Even though most of the dealership’s business is conducted online or over the phone, which allows it to operate at full capacity with a relatively small staff, a staff of five is still small compared to other eBay Motors retailers of similar size. Gina said, “We’re kind of different than the other top 30 eBay Sellers, as our rep says … They’ve got 20 to 30 to 50 employees, and we’re doing it with a husband-and-wife team, Andy [the Internet manager] and my father, who is also our mentor from the car business.”

If they wanted to employ 20 or more employees, they would certainly have the space. Their new facility, which opened two years ago, looks like a miniature Caesar’s Palace on the grounds of a tropical resort. The building features black granite floors, clouded ceilings, glass balconies overlooking the indoor showroom (which is big enough to house 40 vehicles), a full kitchen, a customer lounge, a game room with a pool table, shuffle board, big-screen TV and couches, and a snazzy desk fashioned out of a ‘57 Chevrolet convertible, which also happens to be Frank’s desk.

The building sits on an acre-and-a-half compound with a lot that holds up to 100 vehicles and is surrounded with over 120 palm trees and several different types of flowers. Frank said, “We’re a little oasis that stands out … It’s just a tropical paradise when you come on the lot.” It was also built with Florida weather in mind. He said, “We built the place as a hurricane bunker. Our building is 300-mile[-an-hour-]wind rated. The windows and doors are good for 180 [mph winds]. We poured a concrete wall around the place; nobody could drive through it … We have electric gates in the front.” He likened it to Fort Knox when locked down. It’s also self-sufficient if needed. “We have a huge generator with a 1,000-gallon propane tank. We can run five days with no power, and all the workshop equipment will still function, plus everything in the showroom.”

Century Motors of South Florida
The new building also features black granite floors, glass balconies overlooking the indoor showroom (which is big enough to house 40 vehicles), a full kitchen, and a snazzy desk fashioned out of a '57 Chevrolet convertible, which also happens to be Frank's desk.

Since the Fuzys opened the beautiful, robust new retail facility, foot traffic has increased, but not enough to warrant hiring another full-time employee (like a finance manager) yet. Currently, most of their customers (about 70 percent) either wire money or pay with a cashier’s check. The remaining 30 percent finance vehicles, but many of them go through their own bank or credit union. The dealership does help some customers facilitate financing, but not enough to warrant an F&I department.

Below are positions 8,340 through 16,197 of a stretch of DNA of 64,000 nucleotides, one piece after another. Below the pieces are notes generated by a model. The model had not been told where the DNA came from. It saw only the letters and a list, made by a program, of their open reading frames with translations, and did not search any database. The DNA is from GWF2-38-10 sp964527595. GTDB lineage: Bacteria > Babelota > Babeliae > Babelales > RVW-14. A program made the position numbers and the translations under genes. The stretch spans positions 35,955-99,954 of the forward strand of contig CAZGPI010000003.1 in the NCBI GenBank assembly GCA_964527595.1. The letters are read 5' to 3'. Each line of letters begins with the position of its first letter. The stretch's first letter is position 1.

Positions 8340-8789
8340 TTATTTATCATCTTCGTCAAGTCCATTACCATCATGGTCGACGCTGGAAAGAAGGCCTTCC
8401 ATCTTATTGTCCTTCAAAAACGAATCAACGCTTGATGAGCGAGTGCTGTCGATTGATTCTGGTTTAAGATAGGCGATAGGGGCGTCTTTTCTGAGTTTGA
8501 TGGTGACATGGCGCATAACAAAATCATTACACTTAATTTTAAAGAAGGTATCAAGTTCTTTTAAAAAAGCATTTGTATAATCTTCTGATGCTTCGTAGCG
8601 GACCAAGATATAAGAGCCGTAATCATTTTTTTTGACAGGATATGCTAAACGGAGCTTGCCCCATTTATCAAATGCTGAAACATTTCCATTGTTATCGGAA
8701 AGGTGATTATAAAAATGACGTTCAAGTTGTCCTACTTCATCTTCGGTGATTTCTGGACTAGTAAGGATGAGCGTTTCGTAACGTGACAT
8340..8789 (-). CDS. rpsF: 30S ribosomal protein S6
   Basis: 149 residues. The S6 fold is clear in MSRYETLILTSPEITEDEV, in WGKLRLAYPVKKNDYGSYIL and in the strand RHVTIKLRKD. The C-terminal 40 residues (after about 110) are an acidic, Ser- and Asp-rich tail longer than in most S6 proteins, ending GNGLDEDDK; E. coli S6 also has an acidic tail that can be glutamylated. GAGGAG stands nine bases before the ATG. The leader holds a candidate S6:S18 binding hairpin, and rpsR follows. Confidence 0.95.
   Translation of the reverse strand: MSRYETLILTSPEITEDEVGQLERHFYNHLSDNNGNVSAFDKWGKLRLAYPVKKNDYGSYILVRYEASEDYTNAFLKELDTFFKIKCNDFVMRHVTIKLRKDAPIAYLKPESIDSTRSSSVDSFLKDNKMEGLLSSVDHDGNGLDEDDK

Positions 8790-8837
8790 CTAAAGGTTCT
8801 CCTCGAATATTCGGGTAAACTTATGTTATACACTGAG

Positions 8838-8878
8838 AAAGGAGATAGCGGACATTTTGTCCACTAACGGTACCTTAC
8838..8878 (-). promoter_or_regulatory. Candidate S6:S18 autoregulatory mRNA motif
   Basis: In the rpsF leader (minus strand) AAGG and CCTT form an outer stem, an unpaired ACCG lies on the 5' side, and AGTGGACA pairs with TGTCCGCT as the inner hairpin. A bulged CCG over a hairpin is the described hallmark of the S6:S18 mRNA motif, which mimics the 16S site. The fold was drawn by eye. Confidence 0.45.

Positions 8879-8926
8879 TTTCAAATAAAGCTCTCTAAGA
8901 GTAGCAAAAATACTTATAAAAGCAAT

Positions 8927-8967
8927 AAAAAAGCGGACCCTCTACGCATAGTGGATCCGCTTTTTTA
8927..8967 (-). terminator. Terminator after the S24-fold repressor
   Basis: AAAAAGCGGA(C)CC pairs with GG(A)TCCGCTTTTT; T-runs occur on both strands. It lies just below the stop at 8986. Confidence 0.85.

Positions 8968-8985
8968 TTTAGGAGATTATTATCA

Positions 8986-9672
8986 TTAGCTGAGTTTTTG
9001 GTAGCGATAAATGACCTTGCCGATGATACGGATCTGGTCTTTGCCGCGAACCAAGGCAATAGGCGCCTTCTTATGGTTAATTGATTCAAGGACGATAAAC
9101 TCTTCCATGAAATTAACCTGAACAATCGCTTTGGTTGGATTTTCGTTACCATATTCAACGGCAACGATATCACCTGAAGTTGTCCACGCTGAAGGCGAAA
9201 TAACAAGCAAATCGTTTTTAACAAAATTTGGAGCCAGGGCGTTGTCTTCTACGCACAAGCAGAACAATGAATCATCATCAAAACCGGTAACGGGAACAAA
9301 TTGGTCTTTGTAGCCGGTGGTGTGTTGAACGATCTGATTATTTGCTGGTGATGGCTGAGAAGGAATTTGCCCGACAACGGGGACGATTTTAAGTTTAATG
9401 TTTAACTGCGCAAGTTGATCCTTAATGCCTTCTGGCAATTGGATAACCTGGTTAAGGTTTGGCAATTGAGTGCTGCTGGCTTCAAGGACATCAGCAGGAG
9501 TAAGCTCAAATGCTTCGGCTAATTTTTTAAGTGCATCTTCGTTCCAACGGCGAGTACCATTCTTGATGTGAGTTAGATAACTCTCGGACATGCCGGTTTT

Clearly, the Fuzys are picky about what they put on their lot—whether you’re talking about foliage or inventory. Frank hand-picks vehicles one-by-one and looks for eye-catching, low-mileage, “cream-puff” cars. Even still, the dealership averages $800 per vehicle on reconditioning to make sure the vehicles have that wow factor when customers look at them, whether via photos online or in person. He said, “All the cars are manicured perfectly [and] mechanically sound.”

As far as what the inventory consists of, it’s “a little bit of everything.” Frank explained, “We have a variety … We diversify from a $3,000 car to a $50,000 car … Inventory is like going fishing. If you’re using all shrimp and they’re biting on ballyhoo, you better have some ballyhoo … we like to have the different baits out, like fishing.” Several of his customers want “that affordable, clean, $6,000-to-$10,000 car with low mileage,” which does “amazing” at their store. “That seems to be the price range for people in-between a new [vehicle] or a cheap clunker.”

And the Fuzys might have discovered a new market for their diverse inventory—AutoTrader.com. While a 60- to 80-car month is normal, in March 2010 – the first month the dealership had its cars on AutoTrader.com – it sold a record 103 vehicles. “That’s what generated 25 to 30 percent of our car sales in that record month, so we’re loving it,” said Frank. He noted that the AutoTrader.com buyers seem to want to come in and kick the tires more than eBay buyers. And that’s perfectly fine, considering the Fuzys have such a nice locale to visit.

Vol. 7, Issue 7